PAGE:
Mr. Timms: Information about the number of residents of Bassetlaw constituency who have repaid a tax credit overpayment, and the sum of overpayments outstanding, is only available at disproportionate cost.
Estimates of the number of families with tax credit awards, including information on the annual number and value of tax credits overpaid and underpaid by parliamentary constituency, is available in the HM Revenue and Customs publications "Child and Working Tax Credits Statistics. Finalised Annual Awards. Supplement on Payments. Geographical Analyses". These publications are available at:
Mrs. Maria Miller: To ask the Chancellor of the Exchequer how much his Department spent on the childcare element of the working tax credit in each quarter of the last five years for which figures are available. 
Mr. Timms: Table 2.4 of the HMRC publications "Child and Working Tax Credits Statistics Finalised Awards" for the years 2003-04 to 2007-08, provides information on the estimated expenditure on the child care element. This is shown in the following table.
|Child care element expenditure (£ million)||Average help with child care costs per week (£)|
Andrew Rosindell: To ask the Secretary of State for Culture, Media and Sport whether there have been discussions between officials of his Department and the Department for the Environment, Food and Rural Affairs on (a) wild animals in travelling circuses and (b) the welfare of racing greyhounds in the last 12 months. 
Mr. Sutcliffe: There have been no discussions between officials in my Department and DEFRA on wild animals travelling in circuses. My Department has no responsibility for welfare of racing greyhounds, this is a matter for DEFRA. However, my officials have discussed the welfare of racing greyhounds with DEFRA officials during the last 12 months. This was in the context of the recent DEFRA consultation on the proposed introduction of regulations to promote the welfare of racing greyhounds, to be made under section 13 of the Animal Welfare Act 2006.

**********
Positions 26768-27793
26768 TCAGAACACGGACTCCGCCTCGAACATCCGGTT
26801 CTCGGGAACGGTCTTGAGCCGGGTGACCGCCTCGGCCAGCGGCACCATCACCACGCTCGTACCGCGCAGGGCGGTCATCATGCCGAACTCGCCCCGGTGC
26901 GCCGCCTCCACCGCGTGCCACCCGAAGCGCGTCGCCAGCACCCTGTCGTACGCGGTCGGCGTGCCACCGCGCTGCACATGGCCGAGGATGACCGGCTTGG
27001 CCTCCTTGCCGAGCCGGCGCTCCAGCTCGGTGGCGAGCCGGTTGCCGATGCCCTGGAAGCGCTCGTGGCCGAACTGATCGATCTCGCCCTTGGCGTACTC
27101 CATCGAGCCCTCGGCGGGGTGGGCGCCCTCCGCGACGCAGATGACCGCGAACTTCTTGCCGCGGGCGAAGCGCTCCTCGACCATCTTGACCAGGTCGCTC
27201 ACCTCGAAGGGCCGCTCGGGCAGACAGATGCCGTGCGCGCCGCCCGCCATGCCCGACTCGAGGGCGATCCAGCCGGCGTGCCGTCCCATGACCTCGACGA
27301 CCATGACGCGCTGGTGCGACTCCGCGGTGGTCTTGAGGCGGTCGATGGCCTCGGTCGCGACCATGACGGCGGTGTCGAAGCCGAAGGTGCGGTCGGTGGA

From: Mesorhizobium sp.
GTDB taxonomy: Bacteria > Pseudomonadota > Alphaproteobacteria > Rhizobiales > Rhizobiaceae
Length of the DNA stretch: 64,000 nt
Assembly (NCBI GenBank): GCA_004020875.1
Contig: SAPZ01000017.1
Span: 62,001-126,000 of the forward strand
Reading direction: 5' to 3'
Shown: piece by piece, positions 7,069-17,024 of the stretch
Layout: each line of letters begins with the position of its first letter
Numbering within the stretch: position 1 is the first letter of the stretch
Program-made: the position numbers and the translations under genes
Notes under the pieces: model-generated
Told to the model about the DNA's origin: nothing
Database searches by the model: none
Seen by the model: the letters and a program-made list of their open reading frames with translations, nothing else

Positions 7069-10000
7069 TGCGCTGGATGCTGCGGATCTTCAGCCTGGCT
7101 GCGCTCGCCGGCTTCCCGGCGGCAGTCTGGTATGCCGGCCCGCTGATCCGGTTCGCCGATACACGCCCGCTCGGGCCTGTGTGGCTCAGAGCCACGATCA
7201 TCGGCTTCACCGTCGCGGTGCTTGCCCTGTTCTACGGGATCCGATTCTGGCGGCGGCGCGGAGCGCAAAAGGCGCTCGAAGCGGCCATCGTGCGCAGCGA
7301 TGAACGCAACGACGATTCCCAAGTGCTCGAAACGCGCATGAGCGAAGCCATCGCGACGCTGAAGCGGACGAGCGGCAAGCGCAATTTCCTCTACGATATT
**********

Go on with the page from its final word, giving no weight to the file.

Mr. Sheerman: To ask the Secretary of State for Culture, Media and Sport what assessment he has made of the effect on the creative arts in the regions of the abolition of the regional structure of the Arts Council; and if he will make a statement. 
Margaret Hodge: The re-organisation of the regional structure of Arts Council England is primarily an operational matter for the Arts Council to determine. So it is not a matter on which the Secretary of State should make an assessment but he is aware of the improvements in efficiency the new structure is designed to deliver, which he supports.
Mr. Sheerman: To ask the Secretary of State for Culture, Media and Sport what discussions he had with regional Ministers before abolishing (a) the regional structure of the Arts Council and (b) the regional offices of the Libraries, Museums and Archives Service. 
Margaret Hodge: Decisions on the regional structure of the Arts Council England (ACE) and the Museums, Libraries and Archives Council's (MLA) are primarily operational matters for the bodies in question. The Secretary of State has not specifically discussed these matters with regional Ministers.